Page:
City Versus Country: A Tale Of Two Hams

A tale of two hams

When it comes to ham, you have a choice: city or country.

City ham: Most people living outside the South are familiar with the often spiral-sliced varieties that grace holiday tables. These hams are wet-cured, meaning that they are either submerged in or injected with brine, then smoked and sold fully-cooked for you to glaze and warm at home. Note: You can buy a fresh ham and cure it yourself.

When purchasing a city ham, mind the water content; more water literally waters down the hammy flavor and you pay extra for water weight. Instead, look for one that lists only "ham" on the ingredient label, or is labeled "ham with natural juices." A ham labeled "water added" contains up to 10 percent water, and one labeled "ham and water product" can contain an unlimited amount of additional water. We like these hickory-smoked and peppered ones from Texas-based Ham I Am!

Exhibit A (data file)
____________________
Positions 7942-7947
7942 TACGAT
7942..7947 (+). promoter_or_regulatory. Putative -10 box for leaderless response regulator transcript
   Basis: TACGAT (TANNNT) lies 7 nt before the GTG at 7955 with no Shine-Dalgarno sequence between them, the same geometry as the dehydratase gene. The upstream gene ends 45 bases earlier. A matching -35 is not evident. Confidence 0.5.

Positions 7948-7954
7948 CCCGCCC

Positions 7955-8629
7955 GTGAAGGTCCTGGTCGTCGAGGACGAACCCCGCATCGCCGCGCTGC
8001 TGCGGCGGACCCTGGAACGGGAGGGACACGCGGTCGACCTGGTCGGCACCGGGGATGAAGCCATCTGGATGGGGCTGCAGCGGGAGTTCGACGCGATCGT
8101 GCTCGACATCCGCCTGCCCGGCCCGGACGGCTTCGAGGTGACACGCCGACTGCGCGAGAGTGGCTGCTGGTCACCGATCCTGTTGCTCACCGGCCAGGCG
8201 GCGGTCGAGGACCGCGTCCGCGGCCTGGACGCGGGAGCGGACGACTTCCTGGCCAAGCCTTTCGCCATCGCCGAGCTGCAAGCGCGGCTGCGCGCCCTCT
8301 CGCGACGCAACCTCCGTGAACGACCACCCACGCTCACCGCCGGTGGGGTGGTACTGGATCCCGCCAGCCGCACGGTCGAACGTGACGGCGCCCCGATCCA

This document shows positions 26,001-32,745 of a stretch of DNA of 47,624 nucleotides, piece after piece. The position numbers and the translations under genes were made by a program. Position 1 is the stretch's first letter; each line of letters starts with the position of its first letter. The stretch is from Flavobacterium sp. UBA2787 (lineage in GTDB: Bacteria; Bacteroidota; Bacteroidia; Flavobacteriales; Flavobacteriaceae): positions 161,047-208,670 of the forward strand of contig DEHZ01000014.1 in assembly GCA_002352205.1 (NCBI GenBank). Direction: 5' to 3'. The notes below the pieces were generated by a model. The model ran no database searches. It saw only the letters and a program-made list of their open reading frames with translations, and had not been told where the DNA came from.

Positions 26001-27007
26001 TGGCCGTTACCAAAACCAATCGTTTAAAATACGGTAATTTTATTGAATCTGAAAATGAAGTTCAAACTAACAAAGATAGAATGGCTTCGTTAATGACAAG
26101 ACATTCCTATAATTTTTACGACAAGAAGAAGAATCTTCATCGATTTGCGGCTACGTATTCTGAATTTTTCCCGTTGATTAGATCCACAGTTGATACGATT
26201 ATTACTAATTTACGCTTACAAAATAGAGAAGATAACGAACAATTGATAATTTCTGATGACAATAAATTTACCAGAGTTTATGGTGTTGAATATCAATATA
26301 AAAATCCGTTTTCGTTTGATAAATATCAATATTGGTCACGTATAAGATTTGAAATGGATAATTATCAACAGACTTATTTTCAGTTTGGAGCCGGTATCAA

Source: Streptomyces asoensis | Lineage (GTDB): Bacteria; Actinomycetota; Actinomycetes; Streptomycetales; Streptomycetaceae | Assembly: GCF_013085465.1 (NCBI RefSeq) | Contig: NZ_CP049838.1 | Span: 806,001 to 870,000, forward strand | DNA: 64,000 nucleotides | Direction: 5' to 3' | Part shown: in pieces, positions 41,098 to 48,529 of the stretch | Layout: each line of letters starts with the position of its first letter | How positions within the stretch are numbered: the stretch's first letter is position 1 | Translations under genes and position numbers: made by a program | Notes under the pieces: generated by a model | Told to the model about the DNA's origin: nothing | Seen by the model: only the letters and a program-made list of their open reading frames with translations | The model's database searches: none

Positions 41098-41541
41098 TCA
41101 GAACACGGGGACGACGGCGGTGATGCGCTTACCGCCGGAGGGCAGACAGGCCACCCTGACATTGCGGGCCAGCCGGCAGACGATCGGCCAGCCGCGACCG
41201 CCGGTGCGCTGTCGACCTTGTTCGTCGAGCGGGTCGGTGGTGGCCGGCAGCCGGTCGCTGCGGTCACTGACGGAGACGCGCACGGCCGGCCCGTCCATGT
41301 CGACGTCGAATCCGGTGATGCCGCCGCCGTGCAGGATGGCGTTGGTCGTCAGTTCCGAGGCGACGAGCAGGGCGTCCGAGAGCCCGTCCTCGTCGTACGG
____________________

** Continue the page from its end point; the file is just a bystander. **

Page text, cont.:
Country ham: This specialty of the American South is cured with a mixture of sugar and salt, hung and then left to age for anywhere between nine and 24 months (and sometimes longer). Like an Italian prosciutto, these hams are never cooked, and over time develop a funk and a pronounced saltiness. A fine filament of mold develops on the exterior, which adds to the distinctive flavor, and as the meat ages, it develops white specks. Country hams must be scrubbed, soaked and boiled before they're eaten: This ham requires commitment. Allan Benton is a renowned producer of country ham, the right kind of fanatic, and produces only a set amount of hams each year.

 The good news: Both are equally good on a flaky biscuit.